My entire childhood I shared a room with my sister.
So, naturally, she and I had to establish some ground rules for peace and harmony. As with all siblings, most of the guidelines we established in the interest of mutual respect were promptly discarded within a day or two.
In fact, the only peace accord I ever recall honoring was “The Prayer Rule.”
“The Prayer Rule” was pretty straightforward for two little freckle-faced “Irish Twins” raised in a strict Catholic household. It simply stated that when one or the other of us was praying, the other one could not talk.
If one of us clambered out of her bed in the dark and started praying and the other sister started jabbering (obviously unaware her sister was praying) the prayerful sib would signal for silence by patting her mattress 3 times loudly and her chatterbox sister would then be required to “zip-it,” in the name of all that was holy and pure.
This system worked like a charm for many years. Even with a little Motor-Mouth sister like me.
So when I acquired my subsequent life-long roomie a few years down the road, I immediately indoctrinated him in “The Prayer Rule.“ He wasn’t so much given to chatting me up in bed, but he would initiate other activities designed to distract me from my prayers. So I had to train him that saying my prayers every night was non-negotiable.
Believe it or not, he respected that edict for 35 years, for all the stinkin’ good it did him in the end…
For as far back as my memory allows, I’ve recited the exact same prayers, in the exact same ritualized order. In the style of all folks out there with functioning OCD:
In the name of The Father, The Son and The Holy Spirit.
1. The Lord’s Prayer
2. The Hail Mary
3. Angel of God
4. A string of specific non-formulated prayers for the SAFETY of each one of my family members in chronological order of their ages, starting with my Dad, my Mom, on to my siblings…
In the name of The Father, The Son and The Holy Spirit. Amen.
From the time I was a small frightened child, who realized she had zero control of a large and intimidating world, I believed, or hoped maybe, that if I faithfully prayed these prayers in the exact same way without fail every night, I could somehow stave off the imminent tragedy lurking around every corner of our lives.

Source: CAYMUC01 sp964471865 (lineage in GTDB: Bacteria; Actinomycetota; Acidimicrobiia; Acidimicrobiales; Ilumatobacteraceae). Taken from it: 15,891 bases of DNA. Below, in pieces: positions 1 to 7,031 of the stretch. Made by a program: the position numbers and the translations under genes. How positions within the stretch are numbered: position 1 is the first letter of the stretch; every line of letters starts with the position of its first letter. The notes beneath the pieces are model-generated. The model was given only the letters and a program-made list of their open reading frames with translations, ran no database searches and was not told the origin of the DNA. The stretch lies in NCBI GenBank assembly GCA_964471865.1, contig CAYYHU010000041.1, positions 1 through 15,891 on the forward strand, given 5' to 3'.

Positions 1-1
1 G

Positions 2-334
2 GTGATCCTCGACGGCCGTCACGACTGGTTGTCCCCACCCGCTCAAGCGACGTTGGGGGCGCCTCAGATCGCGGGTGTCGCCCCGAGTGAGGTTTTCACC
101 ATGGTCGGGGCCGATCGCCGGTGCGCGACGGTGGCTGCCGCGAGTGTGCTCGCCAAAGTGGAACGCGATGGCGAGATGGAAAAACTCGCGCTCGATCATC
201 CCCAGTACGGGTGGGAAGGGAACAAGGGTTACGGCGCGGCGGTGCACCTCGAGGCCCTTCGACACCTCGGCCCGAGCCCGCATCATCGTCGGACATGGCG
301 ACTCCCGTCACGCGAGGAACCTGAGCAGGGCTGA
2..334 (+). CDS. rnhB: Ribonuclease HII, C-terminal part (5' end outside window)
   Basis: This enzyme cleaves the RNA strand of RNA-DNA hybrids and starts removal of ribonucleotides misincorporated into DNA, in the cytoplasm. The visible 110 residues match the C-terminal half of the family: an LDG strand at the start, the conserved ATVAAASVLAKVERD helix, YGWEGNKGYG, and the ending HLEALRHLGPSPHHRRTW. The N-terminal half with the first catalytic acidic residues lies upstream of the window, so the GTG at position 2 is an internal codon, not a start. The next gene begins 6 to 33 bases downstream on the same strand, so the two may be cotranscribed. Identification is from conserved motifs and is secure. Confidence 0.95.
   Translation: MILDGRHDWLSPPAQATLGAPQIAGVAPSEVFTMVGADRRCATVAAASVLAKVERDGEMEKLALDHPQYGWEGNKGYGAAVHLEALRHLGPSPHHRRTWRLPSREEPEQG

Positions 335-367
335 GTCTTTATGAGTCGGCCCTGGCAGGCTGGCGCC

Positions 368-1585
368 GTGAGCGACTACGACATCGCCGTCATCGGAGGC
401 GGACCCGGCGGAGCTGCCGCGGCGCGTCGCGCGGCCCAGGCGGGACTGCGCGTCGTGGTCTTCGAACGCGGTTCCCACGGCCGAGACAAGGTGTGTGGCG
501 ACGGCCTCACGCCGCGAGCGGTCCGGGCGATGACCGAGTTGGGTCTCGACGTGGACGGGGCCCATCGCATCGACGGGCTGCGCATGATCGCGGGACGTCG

My husband was added when we were 20 years old, the night we were officially engaged. I added “The Baby” on Thursday, March 6, 1986, when I found out I was pregnant with the first of our 5 children.
The years added up. Ditto the babies. Ditto the prayers.
When my dad died, he retained his seniority position in the line-up and I continued to pray for his “safety,” as I couldn’t bring myself to change a thing. It felt like a betrayal somehow. Same when my precious Mother passed this past September.
And when I tell you I prayed on my knees every night for as far back as I can remember, I’m not exaggerating.
I prayed on my knees for 33 years, while my hubby, if he was home, waited patiently with the TV on mute. In the early years, he jiggled screaming newborns while I said my prayers, although I do recall a couple of occasions he thrust an angry baby my way mid-prayer cycle.
As the years went by, hysterical teenagers found their way into our bedroom after a dramatic date or a bad break-up and stood there sobbing, awaiting the most competent Parental Counselor. Trust me, their Daddy always insisted they wait for me to finish praying. He’d have sooner soothed a screaming newborn.
Recently, my hubby watched an NBA Thunder game in the den with our sons, because I couldn’t stand all the cussing and the fussing. Afterward, he burst in the room enthusiastically praising Russell Westbrook’s triple-double, causing me to pound our mattress 3 times emphatically. (As if my kneeling on the floor, hands clasped together pointed skyward wasn’t obvious enough!!)
“Okay, Okay,” he whisper-shouted, “But thank Him for the triple-double while you’re down there!”
And Y’all — If I got all comfy cozy in bed and forgot my prayers, I got back out of bed and down on my knees.
Last night, a friend and I were discussing that expression, “Man Plans – God Laughs!” I have no idea who made that up or why everyone thinks it’s so clever. It’s not in the Bible. It’s plastered all over billboards. But, I get the point. We’re supposed to surrender to God’s Will.
Yes, yes I get it. The day the Love of my Life was killed, he and I were making plans for our future over coffee. We talked about a lake house, a beach house or traveling the world. My husband had worked hard all his life and earned the right to relax and enjoy some of the fruits of his labor.
‘Twas not to be.